- We have applied a misconstrued relationship between teachers and technology. Guided by the narrow view that a teacher’s primary job is to transmit knowledge, technology has traditionally been viewed as something to either replace the teacher or aid the teacher, which directed efforts to develop products and services to replace the human teacher entirely or tools for teachers to use.
- The second mistaken approach is the way technology is treated in schools in relation to students. The traditional approach has been to use technology to help students “consume” information more effectively. It has been used mainly as a way to help students learn better the existing curriculum, while a much more productive way is to help students use technology as a tool for creating and making authentic products. This calls for a transformation in how we view student learning.
- The third mistaken approach is the result of our erroneous expectations and definition of educational outcomes. With the increasing pressure on schools to improve student academic achievement, often measured by standardized tests, investment in technology has historically been justified as an effective way to raise academic results or test scores. Thus, technology has often been limited in traditional instructional practices instead of viewed as a transformative tool to create a better education for all students.
- The fourth set of mistakes is derived from the wrong assumption that technology is there only to improve existing curriculum and instruction while neglecting the fact that technology has created a new world, which demands new skills and knowledge. In other words, traditional approaches to educational technology have not typically viewed digital competence or the ability to live in the digital age as legitimate educational outcomes. Consequently, not much attention has been given to transforming schools into environments that cultivate digital competence.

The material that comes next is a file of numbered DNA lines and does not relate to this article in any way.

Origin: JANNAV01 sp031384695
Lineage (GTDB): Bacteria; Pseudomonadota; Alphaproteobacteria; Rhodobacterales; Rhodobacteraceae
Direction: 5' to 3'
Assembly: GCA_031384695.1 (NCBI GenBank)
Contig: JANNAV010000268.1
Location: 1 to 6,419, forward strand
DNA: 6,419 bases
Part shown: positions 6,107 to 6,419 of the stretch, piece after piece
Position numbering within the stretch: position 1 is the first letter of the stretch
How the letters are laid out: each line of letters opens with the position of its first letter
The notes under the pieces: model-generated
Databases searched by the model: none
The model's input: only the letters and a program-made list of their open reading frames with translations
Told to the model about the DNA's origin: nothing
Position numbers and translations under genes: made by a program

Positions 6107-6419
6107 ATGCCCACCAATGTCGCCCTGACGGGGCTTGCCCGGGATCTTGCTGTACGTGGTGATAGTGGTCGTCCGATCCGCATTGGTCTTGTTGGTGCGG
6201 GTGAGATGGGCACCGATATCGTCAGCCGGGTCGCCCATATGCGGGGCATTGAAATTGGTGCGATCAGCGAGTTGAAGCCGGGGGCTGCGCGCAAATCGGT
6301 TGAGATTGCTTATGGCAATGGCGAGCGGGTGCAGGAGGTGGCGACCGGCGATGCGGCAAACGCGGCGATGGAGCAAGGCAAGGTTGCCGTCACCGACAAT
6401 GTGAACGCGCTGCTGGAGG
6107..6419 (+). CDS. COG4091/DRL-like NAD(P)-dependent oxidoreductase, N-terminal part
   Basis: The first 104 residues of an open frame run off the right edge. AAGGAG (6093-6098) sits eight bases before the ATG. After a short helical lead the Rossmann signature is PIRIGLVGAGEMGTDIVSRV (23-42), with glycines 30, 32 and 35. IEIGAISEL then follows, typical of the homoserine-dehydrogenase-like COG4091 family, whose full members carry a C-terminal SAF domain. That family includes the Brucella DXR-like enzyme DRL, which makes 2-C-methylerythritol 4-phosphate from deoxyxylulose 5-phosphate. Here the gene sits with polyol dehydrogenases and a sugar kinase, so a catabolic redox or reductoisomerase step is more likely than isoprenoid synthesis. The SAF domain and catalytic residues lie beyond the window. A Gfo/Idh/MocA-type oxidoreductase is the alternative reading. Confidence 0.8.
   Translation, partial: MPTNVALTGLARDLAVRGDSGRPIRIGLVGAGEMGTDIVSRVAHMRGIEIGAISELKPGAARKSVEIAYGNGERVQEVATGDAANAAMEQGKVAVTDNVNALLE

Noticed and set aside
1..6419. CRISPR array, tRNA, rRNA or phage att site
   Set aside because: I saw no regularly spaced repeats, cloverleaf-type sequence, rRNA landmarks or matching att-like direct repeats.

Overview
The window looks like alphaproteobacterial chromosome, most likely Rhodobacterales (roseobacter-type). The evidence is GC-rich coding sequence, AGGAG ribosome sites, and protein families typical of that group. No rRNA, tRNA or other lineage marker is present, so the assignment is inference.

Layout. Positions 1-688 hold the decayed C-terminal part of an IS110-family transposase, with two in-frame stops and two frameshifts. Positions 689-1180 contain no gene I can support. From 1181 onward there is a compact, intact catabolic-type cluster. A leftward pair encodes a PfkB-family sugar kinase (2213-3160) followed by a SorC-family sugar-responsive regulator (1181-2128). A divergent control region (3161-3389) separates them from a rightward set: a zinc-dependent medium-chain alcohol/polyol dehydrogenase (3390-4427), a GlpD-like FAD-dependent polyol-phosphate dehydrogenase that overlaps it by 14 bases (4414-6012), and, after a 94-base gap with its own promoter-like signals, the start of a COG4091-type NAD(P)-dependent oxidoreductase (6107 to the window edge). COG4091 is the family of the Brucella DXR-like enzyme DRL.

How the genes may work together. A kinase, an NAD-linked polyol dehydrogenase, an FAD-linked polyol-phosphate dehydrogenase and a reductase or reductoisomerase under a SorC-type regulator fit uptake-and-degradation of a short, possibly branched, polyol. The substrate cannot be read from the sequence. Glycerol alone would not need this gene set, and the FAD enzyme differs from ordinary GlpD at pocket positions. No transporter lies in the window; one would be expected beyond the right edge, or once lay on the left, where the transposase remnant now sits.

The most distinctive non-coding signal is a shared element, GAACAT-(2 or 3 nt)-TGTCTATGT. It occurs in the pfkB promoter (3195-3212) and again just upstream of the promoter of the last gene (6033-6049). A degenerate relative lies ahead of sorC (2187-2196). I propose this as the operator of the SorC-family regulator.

- The final mistake is the approach to the professional development of educators. Too often professional development efforts have been driven by technological products instead of the needs of students and educational change. Technology changes fast. New products and services come out all the time at nonstop speed. To help teachers make use of technology, many professional development programs have been developed in schools. These programs often have a focus on teaching teachers how to use the newest technological tools instead of focusing on what students need and how technology as a whole can affect education.
As the author summarizes in this article from The Washington Post, This book is a review of what happened in the past. It is intended to challenge traditional thinking, practices and policies. More important, it is intended to stimulate new thinking about the future of education and technology. Thus, while we criticize past-oriented practices and policies, we also provide numerous examples of emerging future-oriented practices and programs that reflect a new way of thinking. It is our hope that this book can help school leaders, policymakers, teachers and parents re-imagine education in the digital age.
I had the pleasure of listening to Yong Zhao at ISTE in 2012. I recommend catching him at a conference if you are able to.